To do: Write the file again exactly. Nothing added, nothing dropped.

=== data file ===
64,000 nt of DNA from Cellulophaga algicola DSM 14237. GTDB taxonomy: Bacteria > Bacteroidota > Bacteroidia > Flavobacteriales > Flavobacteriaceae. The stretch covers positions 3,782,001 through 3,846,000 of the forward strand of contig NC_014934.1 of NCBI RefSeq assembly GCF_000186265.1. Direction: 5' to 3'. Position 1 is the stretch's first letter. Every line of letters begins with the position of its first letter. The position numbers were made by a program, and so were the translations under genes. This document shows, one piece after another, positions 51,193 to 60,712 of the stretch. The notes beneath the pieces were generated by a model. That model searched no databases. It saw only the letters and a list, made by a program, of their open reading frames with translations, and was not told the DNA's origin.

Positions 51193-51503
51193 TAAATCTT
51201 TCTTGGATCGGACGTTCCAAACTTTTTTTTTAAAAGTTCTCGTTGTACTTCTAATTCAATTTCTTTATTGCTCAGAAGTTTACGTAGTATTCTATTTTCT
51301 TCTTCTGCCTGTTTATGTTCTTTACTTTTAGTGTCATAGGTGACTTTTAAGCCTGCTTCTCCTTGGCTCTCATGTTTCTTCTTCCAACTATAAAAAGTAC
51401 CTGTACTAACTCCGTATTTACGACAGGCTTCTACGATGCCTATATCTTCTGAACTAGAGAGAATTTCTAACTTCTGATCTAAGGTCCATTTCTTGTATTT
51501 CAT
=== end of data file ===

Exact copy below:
64,000 nt of DNA from Cellulophaga algicola DSM 14237. GTDB taxonomy: Bacteria > Bacteroidota > Bacteroidia > Flavobacteriales > Flavobacteriaceae. The stretch covers positions 3,782,001 through 3,846,000 of the forward strand of contig NC_014934.1 of NCBI RefSeq assembly GCF_000186265.1. Direction: 5' to 3'. Position 1 is the stretch's first letter. Every line of letters begins with the position of its first letter. The position numbers were made by a program, and so were the translations under genes. This document shows, one piece after another, positions 51,193 to 60,712 of the stretch. The notes beneath the pieces were generated by a model. That model searched no databases. It saw only the letters and a list, made by a program, of their open reading frames with translations, and was not told the DNA's origin.

Positions 51193-51503
51193 TAAATCTT
51201 TCTTGGATCGGACGTTCCAAACTTTTTTTTTAAAAGTTCTCGTTGTACTTCTAATTCAATTTCTTTATTGCTCAGAAGTTTACGTAGTATTCTATTTTCT
51301 TCTTCTGCCTGTTTATGTTCTTTACTTTTAGTGTCATAGGTGACTTTTAAGCCTGCTTCTCCTTGGCTCTCATGTTTCTTCTTCCAACTATAAAAAGTAC
51401 CTGTACTAACTCCGTATTTACGACAGGCTTCTACGATGCCTATATCTTCTGAACTAGAGAGAATTTCTAACTTCTGATCTAAGGTCCATTTCTTGTATTT
51501 CAT